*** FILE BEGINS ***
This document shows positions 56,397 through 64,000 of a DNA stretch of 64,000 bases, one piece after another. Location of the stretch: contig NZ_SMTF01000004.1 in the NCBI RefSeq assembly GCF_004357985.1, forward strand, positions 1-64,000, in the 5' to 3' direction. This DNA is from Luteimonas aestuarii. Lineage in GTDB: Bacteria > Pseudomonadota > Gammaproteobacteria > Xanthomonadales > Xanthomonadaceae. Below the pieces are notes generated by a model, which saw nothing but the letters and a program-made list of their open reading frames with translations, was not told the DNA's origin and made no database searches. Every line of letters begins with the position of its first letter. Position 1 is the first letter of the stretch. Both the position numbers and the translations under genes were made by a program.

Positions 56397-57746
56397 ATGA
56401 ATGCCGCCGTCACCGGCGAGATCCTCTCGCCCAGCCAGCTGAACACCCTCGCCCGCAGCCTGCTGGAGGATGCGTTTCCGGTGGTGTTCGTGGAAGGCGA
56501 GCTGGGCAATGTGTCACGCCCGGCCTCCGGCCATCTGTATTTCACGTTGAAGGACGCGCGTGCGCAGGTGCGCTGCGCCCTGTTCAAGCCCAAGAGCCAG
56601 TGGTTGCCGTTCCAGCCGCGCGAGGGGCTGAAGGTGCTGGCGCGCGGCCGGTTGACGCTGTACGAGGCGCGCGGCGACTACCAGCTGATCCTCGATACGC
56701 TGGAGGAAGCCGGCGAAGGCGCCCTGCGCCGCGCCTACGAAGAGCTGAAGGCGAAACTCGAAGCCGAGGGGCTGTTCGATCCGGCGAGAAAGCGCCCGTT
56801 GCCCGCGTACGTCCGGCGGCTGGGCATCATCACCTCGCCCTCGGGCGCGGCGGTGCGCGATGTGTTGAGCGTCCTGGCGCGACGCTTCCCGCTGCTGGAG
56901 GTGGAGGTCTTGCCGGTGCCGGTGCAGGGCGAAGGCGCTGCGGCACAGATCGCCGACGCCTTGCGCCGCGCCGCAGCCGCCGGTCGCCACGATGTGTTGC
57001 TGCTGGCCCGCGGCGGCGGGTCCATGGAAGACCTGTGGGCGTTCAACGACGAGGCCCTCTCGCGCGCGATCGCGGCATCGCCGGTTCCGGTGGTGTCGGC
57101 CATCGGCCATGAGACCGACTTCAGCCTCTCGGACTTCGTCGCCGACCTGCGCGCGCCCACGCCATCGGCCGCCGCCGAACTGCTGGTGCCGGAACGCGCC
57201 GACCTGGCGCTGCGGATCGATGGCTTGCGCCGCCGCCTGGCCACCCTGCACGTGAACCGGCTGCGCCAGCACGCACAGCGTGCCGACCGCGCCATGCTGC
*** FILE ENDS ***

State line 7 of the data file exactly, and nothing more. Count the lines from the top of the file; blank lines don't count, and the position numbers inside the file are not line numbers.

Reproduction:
56701 TGGAGGAAGCCGGCGAAGGCGCCCTGCGCCGCGCCTACGAAGAGCTGAAGGCGAAACTCGAAGCCGAGGGGCTGTTCGATCCGGCGAGAAAGCGCCCGTT